In today’s world, many of our household appliances rely on electricity to function. While traditional wood-burning fireplaces operate independently,
questions arise about the functionality of gas fireplaces during a power outage. This article addresses the question of whether you can operate a gas fireplace when the power is out.
Can You Run a Gas Fireplace When the Power Is Out?
Gas fireplaces are typically designed with a standing pilot light for ignition, which operates independently of external electricity.
Although newer models incorporate an electronic ignition system, they are equipped with a backup igniter powered by a battery, ensuring functionality even without external electricity.
Gas fireplaces operate by opening a gas valve, followed by ignition via a spark or standing pilot light, creating a fire.
The ignition process varies, with older models utilizing a standing pilot light, while newer models employ an electronic ignition system.
Gas Fireplaces with a Millivolt System
A standing pilot light remains constantly lit, functioning without any external electrical input. Standing pilot lights generate their electricity through a thermopile mechanism.
This process involves heating one side of a thermopile, resulting in the production of a small amount of electricity, measured in millivolts. This electricity powers the opening and closing of the gas valve, known as the millivolt ignition system.
Standing pilot lights are highly reliable but may be considered somewhat inefficient as they burn continuously, even when the fireplace is not in use.
This becomes particularly noticeable during seasons when the fireplace is rarely utilized.
To address this, a new ignition system was introduced, one that activates only when the fireplace is in use.
Gas Fireplaces Using an Intermittent Pilot Ignition System
The electronic ignition system, also known as Intermittent Pilot Ignition, generates a spark to ignite the pilot light. As the name suggests, this ignition system requires electricity.
Fortunately, most gas fireplaces equipped with electronic ignition include a backup battery. In the event of a power outage, the fireplace can still function using this battery.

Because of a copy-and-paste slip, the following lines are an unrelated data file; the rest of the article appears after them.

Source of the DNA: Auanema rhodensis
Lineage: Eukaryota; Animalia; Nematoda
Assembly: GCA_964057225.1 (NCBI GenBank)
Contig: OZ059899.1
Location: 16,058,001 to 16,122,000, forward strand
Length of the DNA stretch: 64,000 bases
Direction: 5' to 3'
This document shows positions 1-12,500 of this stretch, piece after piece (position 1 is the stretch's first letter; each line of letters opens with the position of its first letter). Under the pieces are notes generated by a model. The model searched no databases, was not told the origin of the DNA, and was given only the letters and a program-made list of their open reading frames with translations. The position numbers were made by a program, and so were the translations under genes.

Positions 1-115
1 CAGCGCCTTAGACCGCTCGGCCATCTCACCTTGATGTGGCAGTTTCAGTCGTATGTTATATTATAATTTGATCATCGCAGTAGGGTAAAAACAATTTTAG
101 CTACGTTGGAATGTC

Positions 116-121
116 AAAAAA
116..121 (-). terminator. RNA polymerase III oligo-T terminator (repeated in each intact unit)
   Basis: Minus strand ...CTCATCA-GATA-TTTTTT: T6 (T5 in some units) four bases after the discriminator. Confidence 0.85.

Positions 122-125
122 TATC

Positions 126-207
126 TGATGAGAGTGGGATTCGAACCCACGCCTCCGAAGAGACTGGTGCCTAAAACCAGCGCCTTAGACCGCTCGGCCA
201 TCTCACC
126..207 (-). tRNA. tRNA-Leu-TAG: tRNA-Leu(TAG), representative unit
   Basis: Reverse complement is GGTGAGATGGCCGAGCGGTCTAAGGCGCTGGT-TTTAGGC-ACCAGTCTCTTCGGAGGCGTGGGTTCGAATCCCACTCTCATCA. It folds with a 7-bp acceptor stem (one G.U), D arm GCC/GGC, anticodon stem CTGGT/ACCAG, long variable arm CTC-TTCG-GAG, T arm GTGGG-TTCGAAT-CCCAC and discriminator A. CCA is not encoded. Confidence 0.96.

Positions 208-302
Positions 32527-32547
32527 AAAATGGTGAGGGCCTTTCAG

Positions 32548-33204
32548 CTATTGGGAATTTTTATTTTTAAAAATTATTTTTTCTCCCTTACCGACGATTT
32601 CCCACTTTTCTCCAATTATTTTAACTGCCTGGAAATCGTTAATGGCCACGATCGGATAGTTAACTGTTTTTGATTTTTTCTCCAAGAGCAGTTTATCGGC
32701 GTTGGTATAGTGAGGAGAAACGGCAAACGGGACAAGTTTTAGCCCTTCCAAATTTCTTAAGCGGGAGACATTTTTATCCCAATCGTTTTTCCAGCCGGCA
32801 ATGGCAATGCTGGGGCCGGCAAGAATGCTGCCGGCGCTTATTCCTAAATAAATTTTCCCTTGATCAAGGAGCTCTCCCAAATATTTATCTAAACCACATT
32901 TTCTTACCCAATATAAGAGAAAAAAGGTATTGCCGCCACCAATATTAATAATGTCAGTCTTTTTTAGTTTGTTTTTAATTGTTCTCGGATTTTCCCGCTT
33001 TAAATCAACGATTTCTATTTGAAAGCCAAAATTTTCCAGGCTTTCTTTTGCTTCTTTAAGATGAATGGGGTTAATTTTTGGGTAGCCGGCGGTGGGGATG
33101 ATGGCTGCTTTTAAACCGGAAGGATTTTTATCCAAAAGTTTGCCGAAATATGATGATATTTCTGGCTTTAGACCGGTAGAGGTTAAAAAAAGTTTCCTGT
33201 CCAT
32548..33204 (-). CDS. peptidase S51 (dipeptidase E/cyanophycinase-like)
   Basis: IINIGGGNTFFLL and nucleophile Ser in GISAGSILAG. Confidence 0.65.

In summary, a gas fireplace with Intermittent Pilot Ignition relies on electricity to operate, making it non-functional during a power outage. However, with backup batteries in place, the fireplace can still be used.
It’s worth noting that some states have made the use of Intermittent Pilot Ignition models mandatory due to the inefficiency of millivolt models.
However, Intermittent Pilot Ignition models tend to be slightly more expensive and have more potential points of failure. Fireplace enthusiasts often favor millivolt models for their reliability.
Beyond the ignition system, gas fireplaces do not require electricity for venting or any other essential processes. The primary distinction lies in the ignition system, making a gas fireplace fully functional and safe even without electricity.
Does a Fireplace Blower Work Without Electricity?
A fireplace blower relies on electricity for operation. These blowers circulate warm air throughout a room, enhancing the fireplace’s efficiency.
Therefore, if there’s a power outage, regardless of the ignition system in your gas fireplace, the blower will not function. Even with a millivolt system, which generates its power, the blower remains inoperable.
Do Gas Fireplaces Need to Be Plugged In?
In contrast, many older models utilize a standing pilot light, which does not rely on electricity and therefore does not need to be plugged in.
As outlined earlier, two types of ignitions are currently available. Models with Intermittent Pilot Ignition require a power source for lighting the pilot flame.
Gas fireplaces with a millivolt model are self-sustaining. The thermopile generates millivolts in response to temperature changes. Since these models generate their power, there’s no need for the fireplace to be plugged in.
Do Ventless Gas Fireplaces Need Electricity?
Ventless gas fireplaces typically require electricity for proper operation. They are generally designed to be used with a standard electrical
outlet and are equipped with a backup battery for continued use during a power outage. One exception is ventless gas fireplaces equipped with a battery-assisted Piezo Ignition.
How Do You Re-Light A Pilot Light?
For gas fireplaces with electronic ignition, re-lighting the pilot light is a straightforward process. Pressing the remote’s ‘on’ button will open the valves and re-ignite the pilot light.
Gas fireplaces equipped with Intermittent Pilot Ignition systems are easily activated with the press of a button. This will re-ignite the pilot light, followed shortly by the fire.
In the rare event that a pilot light on a millivolt system requires re-lighting, follow these steps for a fireplace with a battery-assisted Piezo Ignition system:
1. Remove the glass door. 2. Push the gas control knob halfway and set it to the ‘pilot’ position. 3. Push the gas control knob in while simultaneously pressing the igniter button. 4. Continue until the pilot lights. 5. Hold the gas control knob for approximately 60 seconds. 6. If the pilot light remains lit, proceed to the next step. Otherwise, repeat the process. 7. Set the gas control knob halfway and return it to the ‘on’ position. 8. Reinstall the glass door.
In conclusion, most gas fireplaces are designed to operate independently of external electricity, making them a reliable heat source during power outages.
Understanding the type of ignition system in your fireplace will allow you to fully utilize its features, even in challenging situations. If you encounter difficulties with your fireplace, seeking professional assistance is advised.